Case study: designing a new dining experience inside Harvey Nichols

Less than six months old, Lucarelli is a new restaurant that is sheltered inside Harvey Nichols in Knightsbridge, London. To add flavour to this month’s feature exploring public areas, we spoke to the designers at Flair Studio to learn more…

Flair Studio designed Lucarelli

In August 2022, a unique opportunity presented itself for FlairStudio to create a traditional Italian restaurant for Lucarelli and chef Aldo Zilli at the top floor of Harvey Nichols, Knightsbridge. The space, which was once occupied by Yo-Sushi, was closed a few years ago – by the time it entered the interior design studio’s radar, it was time for a new F&B concept to arrive.

The design team conducted a feasibility strategy together with Lucarelli and Harvey Nichols to redefine the whole F&B area, including a new kitchen, which the studio wanted to keep as open as possible. The aim for the new open kitchen was to add a sort of theatre and movement with a real-flame pizza oven and to celebrate the importance of the cuisine. “The result was a 10-metre opening, which we conceived like a bar but this time the pizza oven with the open flame sits at the centre, where the spirits would usually be,” Federico Schilling of FlairStudio told Hotel Designs. “In terms of materials, we opted for dark green Zellige tiles to the kitchen walls so the light blue of the chefs uniform could clearly stand out. The bar is made in Verdigris patina with brass accents, which again recalls the colour of the uniforms.”

Fake trees around new restaurant at Harvey Nichols

Image credit: Marco Joe Fazio

Like all successful F&B concepts, the focus is to capture people via a strong first impression and for the experience of the design to be layered so that it maintains attention. “We tried to play with the atmosphere of the place to provide a sense of authenticity and familiarity that is enhanced by the open kitchen but then is also filtered down with the use of natural materials, colours and the textures enhanced the natural light coming through the roof lights,” Schilling added. “We tried to build a narrative along the customer route starting from the sense of arrival were you are greeted by the staff in front of the bespoke Italian mosaic, you then walk along the open kitchen and get the opportunity to chat with the chefs before seating down at your table. Screens we also designed so that each table feels protected but has a view into the kitchen.”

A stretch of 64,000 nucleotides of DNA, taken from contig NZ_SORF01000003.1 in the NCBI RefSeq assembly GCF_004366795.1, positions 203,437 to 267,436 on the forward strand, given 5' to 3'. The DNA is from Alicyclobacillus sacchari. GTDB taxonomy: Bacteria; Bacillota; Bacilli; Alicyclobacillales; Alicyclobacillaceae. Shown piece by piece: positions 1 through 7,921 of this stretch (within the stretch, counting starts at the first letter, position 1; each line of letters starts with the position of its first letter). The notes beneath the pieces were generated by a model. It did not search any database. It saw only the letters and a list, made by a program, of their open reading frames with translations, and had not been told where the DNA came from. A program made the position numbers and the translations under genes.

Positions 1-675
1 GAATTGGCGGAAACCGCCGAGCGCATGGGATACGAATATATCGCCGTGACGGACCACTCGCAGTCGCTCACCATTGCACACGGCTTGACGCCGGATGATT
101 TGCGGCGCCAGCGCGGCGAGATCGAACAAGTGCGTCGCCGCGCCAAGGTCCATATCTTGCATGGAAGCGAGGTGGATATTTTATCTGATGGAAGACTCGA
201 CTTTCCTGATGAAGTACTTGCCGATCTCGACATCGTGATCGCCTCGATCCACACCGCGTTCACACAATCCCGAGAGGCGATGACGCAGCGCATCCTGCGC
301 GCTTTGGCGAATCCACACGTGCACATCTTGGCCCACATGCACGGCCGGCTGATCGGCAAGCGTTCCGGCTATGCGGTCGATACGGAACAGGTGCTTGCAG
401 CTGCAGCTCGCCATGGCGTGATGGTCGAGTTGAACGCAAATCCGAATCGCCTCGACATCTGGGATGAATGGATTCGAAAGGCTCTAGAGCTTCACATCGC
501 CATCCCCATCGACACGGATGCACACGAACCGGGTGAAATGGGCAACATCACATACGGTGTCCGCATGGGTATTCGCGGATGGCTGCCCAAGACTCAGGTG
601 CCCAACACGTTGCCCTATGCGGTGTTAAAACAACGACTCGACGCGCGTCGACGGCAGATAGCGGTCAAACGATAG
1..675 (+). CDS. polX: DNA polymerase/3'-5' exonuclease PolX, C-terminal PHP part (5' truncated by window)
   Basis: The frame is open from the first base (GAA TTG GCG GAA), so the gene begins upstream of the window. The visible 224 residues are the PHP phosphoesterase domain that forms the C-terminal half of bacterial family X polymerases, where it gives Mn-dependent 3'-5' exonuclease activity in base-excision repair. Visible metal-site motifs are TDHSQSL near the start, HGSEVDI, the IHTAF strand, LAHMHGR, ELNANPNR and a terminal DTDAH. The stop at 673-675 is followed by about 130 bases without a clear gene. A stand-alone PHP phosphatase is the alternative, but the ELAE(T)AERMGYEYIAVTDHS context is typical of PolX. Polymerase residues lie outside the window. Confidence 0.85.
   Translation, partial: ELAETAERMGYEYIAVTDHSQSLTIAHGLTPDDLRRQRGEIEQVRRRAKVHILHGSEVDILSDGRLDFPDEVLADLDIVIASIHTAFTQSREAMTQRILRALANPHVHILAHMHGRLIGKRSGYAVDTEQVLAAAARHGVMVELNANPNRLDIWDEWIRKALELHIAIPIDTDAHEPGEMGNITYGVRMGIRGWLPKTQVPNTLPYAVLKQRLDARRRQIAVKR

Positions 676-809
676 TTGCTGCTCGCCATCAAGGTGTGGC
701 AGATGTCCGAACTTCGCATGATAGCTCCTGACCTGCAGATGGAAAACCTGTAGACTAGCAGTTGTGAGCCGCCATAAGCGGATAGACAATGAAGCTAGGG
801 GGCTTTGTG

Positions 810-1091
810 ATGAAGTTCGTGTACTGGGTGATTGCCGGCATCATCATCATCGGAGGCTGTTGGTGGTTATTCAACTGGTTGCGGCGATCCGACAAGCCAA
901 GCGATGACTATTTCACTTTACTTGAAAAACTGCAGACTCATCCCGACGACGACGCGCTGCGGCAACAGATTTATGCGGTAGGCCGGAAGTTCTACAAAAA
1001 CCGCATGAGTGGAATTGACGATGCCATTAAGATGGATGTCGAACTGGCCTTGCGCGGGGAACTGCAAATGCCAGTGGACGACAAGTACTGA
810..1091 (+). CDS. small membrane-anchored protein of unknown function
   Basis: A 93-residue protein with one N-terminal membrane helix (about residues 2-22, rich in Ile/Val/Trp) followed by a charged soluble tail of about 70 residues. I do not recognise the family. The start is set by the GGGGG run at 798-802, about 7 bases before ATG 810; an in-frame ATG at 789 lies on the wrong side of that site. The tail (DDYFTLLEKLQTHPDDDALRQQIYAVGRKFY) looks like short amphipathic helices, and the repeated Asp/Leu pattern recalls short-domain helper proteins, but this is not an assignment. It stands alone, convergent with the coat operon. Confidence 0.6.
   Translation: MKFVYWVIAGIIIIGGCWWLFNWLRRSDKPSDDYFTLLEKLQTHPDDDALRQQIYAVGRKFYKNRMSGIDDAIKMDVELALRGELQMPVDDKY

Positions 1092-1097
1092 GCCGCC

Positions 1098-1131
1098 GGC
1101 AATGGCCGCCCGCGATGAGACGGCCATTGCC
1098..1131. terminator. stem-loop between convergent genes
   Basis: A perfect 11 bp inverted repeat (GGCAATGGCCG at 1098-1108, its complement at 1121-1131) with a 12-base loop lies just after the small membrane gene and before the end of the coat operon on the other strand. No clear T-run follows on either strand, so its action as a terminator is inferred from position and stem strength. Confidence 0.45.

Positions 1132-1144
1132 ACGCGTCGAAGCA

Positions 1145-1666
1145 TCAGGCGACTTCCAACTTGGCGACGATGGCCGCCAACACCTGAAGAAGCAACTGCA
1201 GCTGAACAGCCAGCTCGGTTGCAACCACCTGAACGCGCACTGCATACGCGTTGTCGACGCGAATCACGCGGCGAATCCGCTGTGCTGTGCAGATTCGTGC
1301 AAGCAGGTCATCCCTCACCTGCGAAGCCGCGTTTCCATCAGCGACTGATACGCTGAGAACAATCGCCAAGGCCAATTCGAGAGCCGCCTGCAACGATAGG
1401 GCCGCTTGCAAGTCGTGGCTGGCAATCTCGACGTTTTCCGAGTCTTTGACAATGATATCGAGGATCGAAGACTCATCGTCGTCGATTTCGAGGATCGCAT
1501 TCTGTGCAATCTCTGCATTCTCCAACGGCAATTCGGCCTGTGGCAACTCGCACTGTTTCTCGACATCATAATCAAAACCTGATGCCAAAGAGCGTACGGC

While the idea of adding soft barriers in an F&B concept seems simple enough, it did provide the design team with perhaps their largest challenge, as Schilling explained. “Instead of walls, we imagined these screens composed by a timber structure at low level that was carved out to make it appear less bulky, with a metal structure at high level made by a series of arches which have been covered in foliage and sometimes can be used as an opportunity for signage or for decorative lighting. Sometimes they can give a sense of protection, or allow you to watch inside.”

close up of dining char at Lucarelli Harvey Nichols

Image credit: Marco Joe Fazio

In addition to designing the space, the studio carefully studied all the operational aspects that included the sense of arrival and the route through the open kitchen as well as the seating area. “These routes are sequenced with a series of arches – sometimes hidden by the plants, sometimes enhanced by decorative lights and artworks, including a mosaic piece that we designed at the entrance that reflect the heritage of the traditional Italian cuisine,” Schilling added.

The main narrative was to create an open garden on the top floor. The idea was to curate the experience to ensure that every detail and operational element plays it part. This was, of course, reflected in the choice of materials, finishes and lights. “To enhance the sense of arrival, we collaborated with mosaicist Giulia Manzoni to design a mosaic piece, a tondo artistico that reflects the Italian heritage of the Lucarelli brand,” explained the designer. “We also designed low-level screens with a series of arches, sometimes hidden by the plants, sometimes enhanced by decorative lights and artworks, to create controlled visions through the main hall while offering privacy and separate areas.”

Close-up of mosaic inside Harvey Nichols restaurant

Image credit: Marco Joe Fazio

The result of FlairStudio’s work, to redesign the top-floor F&B space inside Harvey Nichols, is an immersive experience that has been designed to transport its customers somewhere new – perhaps unexpected – away from the noise of the rest of the iconic department store.

> Since you’re here, why not read about this month’s hottest hotel openings?

Main image credit: Marco Joe Fazio